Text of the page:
Brazilian scientists have described two new species of tetra of the genus Astyanax from northeastern Brazil.
The two species are named Astyanax epiagos and Astyanax jacobinae by Angela Zanata and Priscila Camelier in a recent issue of the journal Zootaxa.
Astyanax epiagos, from the Paraguau River drainage, differs from all Astyanax known to occur in northeastern Brazilian drainages by the reduced number of branched anal-fin rays (usually 14-16), and a combination of a vertically elongated humeral blotch, a conspicuous dark blotch over caudal peduncle, conspicuous midlateral dark stripe absent, body deepest around the vertical through the midlength of the pectoral-fin, scales over anal-fin base absent, and a broad naked space between the infraorbitals and preopercle.
Astyanax epiagos was collected exclusively in dark water streams, running over rocky bottom at elevate altitudes (899"934 m), in environment characterized by relatively small rocky pools (0.5 m deep and 1.5 m wide) connected by extremely shallow stretches of water or small rapids.
The species occurs above (but not below) the Cachoeira do Ferro Doido, a 98-metre high waterfall; the species is named after its unusual habitat (from the Greek epi, meaning above and agos, meaning rocky cleft).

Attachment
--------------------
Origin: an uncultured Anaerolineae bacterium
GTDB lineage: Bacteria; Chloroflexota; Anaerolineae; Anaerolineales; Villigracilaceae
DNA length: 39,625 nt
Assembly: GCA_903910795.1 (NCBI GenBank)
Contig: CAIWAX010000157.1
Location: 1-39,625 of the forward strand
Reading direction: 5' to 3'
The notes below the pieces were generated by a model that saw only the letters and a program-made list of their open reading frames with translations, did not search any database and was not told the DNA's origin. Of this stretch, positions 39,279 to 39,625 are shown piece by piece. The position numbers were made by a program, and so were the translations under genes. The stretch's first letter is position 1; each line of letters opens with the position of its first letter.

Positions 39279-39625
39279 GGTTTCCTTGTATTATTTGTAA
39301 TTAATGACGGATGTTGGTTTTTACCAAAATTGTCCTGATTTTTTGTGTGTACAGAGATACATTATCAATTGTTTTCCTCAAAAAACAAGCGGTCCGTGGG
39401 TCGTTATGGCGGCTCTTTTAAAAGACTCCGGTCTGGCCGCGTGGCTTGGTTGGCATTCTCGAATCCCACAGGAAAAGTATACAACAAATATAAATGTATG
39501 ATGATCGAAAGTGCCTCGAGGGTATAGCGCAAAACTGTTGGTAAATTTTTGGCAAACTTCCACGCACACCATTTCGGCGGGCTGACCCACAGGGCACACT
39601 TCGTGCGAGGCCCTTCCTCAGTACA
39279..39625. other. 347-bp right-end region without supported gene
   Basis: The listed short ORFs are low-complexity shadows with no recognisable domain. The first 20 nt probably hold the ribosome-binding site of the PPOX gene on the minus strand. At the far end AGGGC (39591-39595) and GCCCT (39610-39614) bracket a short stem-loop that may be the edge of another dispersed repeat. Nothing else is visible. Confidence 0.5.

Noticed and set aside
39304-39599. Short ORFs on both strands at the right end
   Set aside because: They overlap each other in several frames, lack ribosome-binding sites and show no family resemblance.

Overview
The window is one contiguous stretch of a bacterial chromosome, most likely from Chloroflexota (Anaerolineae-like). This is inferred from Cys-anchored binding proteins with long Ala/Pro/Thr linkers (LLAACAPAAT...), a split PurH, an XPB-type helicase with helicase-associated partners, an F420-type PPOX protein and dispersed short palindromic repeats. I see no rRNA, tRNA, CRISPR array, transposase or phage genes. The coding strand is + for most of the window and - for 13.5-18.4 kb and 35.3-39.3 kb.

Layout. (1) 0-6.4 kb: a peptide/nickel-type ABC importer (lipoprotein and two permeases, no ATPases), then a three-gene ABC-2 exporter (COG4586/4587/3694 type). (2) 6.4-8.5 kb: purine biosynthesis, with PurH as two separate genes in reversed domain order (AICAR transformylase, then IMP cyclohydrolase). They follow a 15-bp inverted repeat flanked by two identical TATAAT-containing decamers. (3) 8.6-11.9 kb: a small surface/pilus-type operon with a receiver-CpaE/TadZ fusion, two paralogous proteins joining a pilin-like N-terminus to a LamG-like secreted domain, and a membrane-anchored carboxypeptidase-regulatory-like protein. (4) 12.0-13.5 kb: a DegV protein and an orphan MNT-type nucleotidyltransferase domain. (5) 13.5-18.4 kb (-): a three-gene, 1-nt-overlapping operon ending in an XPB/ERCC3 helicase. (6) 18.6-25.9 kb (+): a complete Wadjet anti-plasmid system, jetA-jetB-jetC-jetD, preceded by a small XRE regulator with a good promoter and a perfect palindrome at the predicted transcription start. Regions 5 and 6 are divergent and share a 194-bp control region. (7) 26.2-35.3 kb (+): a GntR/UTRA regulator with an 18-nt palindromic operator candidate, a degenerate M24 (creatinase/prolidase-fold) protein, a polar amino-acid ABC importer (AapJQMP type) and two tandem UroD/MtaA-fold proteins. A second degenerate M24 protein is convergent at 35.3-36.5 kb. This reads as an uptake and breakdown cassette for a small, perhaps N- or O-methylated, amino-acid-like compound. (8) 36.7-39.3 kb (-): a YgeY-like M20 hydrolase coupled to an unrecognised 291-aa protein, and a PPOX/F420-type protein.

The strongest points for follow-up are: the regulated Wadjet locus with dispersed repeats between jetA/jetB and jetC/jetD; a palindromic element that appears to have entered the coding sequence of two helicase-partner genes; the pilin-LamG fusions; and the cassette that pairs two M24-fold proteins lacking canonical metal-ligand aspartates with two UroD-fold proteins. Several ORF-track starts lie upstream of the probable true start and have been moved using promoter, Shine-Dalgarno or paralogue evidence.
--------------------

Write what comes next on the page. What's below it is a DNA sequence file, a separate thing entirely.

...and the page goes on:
An analysis of the gut contents revealed filamentous algae, fragments of vascular plants, adults and larvae of Diptera (Chironomidae), adults of Hemiptera and Coleoptera (Chrysomelidae), fragments of Hymenoptera and of other unidentified arthropods.
Astyanax jacobinae, from the Itapicuru River drainage, differs from all congeners in having a large eye, three maxillary teeth, a vertically elongated humeral blotch, both a conspicuous dark midlateral stripe and a conspicuous spot over caudal peduncle absent, and a broad naked space between the infraorbitals and preopercle absent. Astyanax jacobinae is named after its type locality (municpio de Jacobina, Bahia State, Brazil) and the type locality is a dark headwater stream with mild water current running over pebbles, rocks and sand.
Stream depth in the area sampled varied between 0.3"0.5 m and average width was around 2.0 m. Trees, palm trees, and grasses represented the marginal vegetation.
An analysis of gut contents revealed larvae of Diptera (Chironomidae), larvae of Trichoptera, fragments of adults of Diptera and unidentified fragments of arthropods.
For more information, see the paper: Zanata, AM and P Camelier (2008) Two new species of Astyanax (Characiformes: Characidae) from upper rio Paraguau and rio Itapicuru basins, Chapada Diamantina, Bahia, Brazil. Zootaxa 1908, pp. 28"40.